Breast cancer survivor Natasha Whelehan writes for us today about reaching the milestone of one year after treatment and asks what ‘normal’ really is.
So you’ve reached the finish line. It’s your last day of active treatment. Soon you can walk out that door and start ‘getting back to normal’, right?
But what is normal really?
Everyone’s normal is different. We all have our issues, worries, problems, insecurities. We all have things happening in our lives. Our experience of these things, how we integrate these things into our daily lives and how we perceive them are unique to us. We all live in our own version of normal and that version is constantly evolving. Sometimes change happens slowly, over time, other times it happens in the blink of an eye.
For me, that blink of an eye occured on 27 June 2017 when I was diagnosed with breast cancer. This time last year, I had already had a mastectomy, chemotherapy and was nearing the end of radiotherapy. I was bald, sick and scared. I was also still a mum of two young kids, still a wife, still a daughter. Yet everything had changed.
Cancer threw me into a totally new version of normal. The change was instant. It affected everyone I cared about. I went through surgery, chemo and radiotherapy before starting on hormone therapy. It was tough on me, tough on my family and on my kids, but we did it, we got through.
When you finish cancer treatment everyone just wants to get back to normal. The reality is your life has changed and the life you lived before cancer is unlikely to be the one you return to.
You see when cancer comes into your world, a door closes. As soon as the diagnosis is confirmed, it slams shut. Even as I was preparing friends and family for the fact that the the biopsy was likely to be positive there was still a part of me that clung onto some tiny hope that it would be a mistake, that I would be ok. And then the doctor said it, ‘We have a problem with this breast’…and the door slammed shut. Life as I knew it would never be that version of normal again no matter how much I desperately wished it was, no matter how much I longed to go back to that time when a headache was just a headache and a sore leg after a run was just shin splints… and not cancer.
Hence the term, ‘New Normal’ is likely to be one you start to hear more and more around this time.
I finished active treatment on 27 February 2018. This week marks one year since I walked out of the hospital with a medical status of NED (No Evidence of Disease), 1 year cancer free, 1 year since I started on my journey towards a New Normal.
For me, those first few weeks and months after completing treatment were difficult. On the outside, I looked fine. I had eyebrows again! My hair was growing back. We moved house. I did the school run. All normal things. People asked me was I delighted to be finished, was I happy I had ‘beaten it’. I tried to be positive and upbeat, focus on the relief that the treatment was done and how happy I was to get back to ‘normal’.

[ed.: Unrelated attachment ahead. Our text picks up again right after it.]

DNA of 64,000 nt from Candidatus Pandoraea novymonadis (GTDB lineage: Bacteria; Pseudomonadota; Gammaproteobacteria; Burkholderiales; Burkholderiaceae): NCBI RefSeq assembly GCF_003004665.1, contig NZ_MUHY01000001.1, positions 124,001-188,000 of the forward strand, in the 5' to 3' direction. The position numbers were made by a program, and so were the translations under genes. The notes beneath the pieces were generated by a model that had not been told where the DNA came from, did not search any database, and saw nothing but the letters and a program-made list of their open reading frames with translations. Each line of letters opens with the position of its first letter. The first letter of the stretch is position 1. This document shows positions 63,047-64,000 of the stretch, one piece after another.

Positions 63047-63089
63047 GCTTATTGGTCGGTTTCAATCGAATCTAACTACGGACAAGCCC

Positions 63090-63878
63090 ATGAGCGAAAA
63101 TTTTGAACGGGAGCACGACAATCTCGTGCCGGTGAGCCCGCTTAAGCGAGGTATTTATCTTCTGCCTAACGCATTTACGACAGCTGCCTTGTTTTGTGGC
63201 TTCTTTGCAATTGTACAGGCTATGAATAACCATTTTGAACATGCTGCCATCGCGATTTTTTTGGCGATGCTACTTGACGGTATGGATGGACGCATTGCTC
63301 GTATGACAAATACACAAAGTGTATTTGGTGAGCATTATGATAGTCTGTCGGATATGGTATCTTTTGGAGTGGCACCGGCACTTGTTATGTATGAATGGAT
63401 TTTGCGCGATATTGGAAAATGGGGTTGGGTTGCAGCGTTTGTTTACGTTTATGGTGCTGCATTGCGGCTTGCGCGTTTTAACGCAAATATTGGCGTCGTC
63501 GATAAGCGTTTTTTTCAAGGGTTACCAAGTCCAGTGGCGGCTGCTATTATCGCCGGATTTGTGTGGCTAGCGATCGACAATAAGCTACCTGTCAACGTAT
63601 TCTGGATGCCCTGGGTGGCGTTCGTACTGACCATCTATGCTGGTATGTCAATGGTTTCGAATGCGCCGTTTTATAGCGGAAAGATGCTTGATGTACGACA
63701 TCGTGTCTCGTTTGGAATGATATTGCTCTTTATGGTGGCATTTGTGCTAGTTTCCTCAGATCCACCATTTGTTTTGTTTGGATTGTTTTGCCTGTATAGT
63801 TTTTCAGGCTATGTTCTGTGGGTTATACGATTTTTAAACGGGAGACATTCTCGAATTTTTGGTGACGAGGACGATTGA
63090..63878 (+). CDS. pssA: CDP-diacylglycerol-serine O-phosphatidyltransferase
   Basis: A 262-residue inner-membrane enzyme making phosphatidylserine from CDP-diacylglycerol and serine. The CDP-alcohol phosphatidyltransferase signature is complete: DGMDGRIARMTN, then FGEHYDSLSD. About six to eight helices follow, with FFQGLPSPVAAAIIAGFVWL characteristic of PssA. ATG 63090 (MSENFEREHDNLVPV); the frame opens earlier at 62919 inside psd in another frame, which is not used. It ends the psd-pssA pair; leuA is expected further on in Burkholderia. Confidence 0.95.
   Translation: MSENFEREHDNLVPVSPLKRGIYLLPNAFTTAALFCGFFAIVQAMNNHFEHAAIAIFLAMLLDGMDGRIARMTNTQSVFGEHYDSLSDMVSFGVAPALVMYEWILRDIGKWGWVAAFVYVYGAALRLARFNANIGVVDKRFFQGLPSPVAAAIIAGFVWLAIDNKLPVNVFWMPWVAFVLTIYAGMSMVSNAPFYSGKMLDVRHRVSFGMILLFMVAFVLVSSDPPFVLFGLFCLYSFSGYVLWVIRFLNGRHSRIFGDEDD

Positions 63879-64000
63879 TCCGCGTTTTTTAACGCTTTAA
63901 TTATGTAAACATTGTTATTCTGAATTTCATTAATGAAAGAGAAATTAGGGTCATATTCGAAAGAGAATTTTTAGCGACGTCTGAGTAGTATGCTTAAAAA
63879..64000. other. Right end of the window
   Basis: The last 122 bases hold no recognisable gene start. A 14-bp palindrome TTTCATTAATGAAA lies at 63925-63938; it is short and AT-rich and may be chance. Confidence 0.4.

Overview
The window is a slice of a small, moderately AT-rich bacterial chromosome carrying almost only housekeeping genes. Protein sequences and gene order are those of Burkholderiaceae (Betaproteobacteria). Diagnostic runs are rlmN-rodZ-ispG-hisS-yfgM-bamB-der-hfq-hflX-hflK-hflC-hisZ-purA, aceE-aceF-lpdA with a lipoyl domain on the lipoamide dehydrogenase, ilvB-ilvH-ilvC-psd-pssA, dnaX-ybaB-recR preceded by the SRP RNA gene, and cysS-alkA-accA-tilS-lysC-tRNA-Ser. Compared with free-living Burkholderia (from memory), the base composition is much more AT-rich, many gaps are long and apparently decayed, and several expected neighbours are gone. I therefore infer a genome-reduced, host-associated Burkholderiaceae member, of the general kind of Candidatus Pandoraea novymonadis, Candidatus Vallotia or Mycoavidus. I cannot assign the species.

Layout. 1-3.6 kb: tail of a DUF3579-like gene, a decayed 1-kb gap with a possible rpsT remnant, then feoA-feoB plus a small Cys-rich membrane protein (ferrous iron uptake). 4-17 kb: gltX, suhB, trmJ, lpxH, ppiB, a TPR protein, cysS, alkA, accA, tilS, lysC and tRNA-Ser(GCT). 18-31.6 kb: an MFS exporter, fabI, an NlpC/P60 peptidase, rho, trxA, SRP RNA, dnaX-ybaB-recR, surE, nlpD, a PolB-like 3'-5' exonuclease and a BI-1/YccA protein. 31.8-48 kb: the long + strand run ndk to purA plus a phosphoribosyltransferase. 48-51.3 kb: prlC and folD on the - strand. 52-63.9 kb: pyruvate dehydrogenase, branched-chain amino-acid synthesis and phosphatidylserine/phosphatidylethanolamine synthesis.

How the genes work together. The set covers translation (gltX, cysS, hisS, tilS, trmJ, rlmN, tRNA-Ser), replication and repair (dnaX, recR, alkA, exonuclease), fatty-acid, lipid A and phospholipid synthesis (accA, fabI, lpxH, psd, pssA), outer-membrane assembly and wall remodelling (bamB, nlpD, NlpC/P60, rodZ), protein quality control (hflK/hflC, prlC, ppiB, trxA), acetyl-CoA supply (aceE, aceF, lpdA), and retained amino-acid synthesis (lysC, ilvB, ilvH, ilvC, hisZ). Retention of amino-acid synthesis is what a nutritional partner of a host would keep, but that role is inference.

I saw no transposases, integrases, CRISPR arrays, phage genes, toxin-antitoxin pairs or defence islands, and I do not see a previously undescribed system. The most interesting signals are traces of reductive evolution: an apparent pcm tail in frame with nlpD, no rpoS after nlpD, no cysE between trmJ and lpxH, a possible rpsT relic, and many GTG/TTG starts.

The reality is, inside I was a scared, terrified mess. I had started hormone treatment. Tamoxifen and Zoladex for me. My body was adjusting to the medication and I was wrestling with side effects. The physical effects were frustrating (sore feet, stiff joints, hot flushes) but overall they were manageable. The hardest part for me was what was going on in my head.
My old friend anxiety was well and truly back and had brought along a friend; The Fear. Fear of recurrence, of having to do it all again, fear that if it came back, we wouldn’t catch it in time.
Every ache and pain brought fear. I had developed very painful inflammation in my torso and my ribs were sore following radiotherapy. I also had chronic back pain. A spine MRI ruled out cancer. My oncologist said it was side effects of my treatment and ultimately I needed to stay on my treatment plan.
Insomnia became a huge problem. I’ve experienced bouts of ongoing insomnia at various stages during my adult life but this was a whole new level. I could barely function some days. I felt tearful, angry, anxious, filled with rage one moment and so desperately tired the next.
I tried sleeping pills. A small dose to start. Then a higher dose. They made me feel foggy. I drank coffee. My sleep got worse. My fatigue increased.
I quit the sleeping pills. The insomnia got even worse. I was getting 2 to 3 hours sleep at most per night. I read several books on insomnia in an attempt to figure out a solution. Tried yoga, mindfulness, developed a solid bedtime routine, went for counselling. I already exercised regularly but around this time I started running again. Every time I went for a run I cried. It was a release.
It was summer by now. The fatigue and anxiety were becoming overwhelming. I went to my GP for help and started back on antidepressants. They kicked in, my anxiety levelled off. My sleep improved. Blood tests revealed I was anemic. Iron supplements helped with the tiredness. My body was adjusting to my hormone therapy.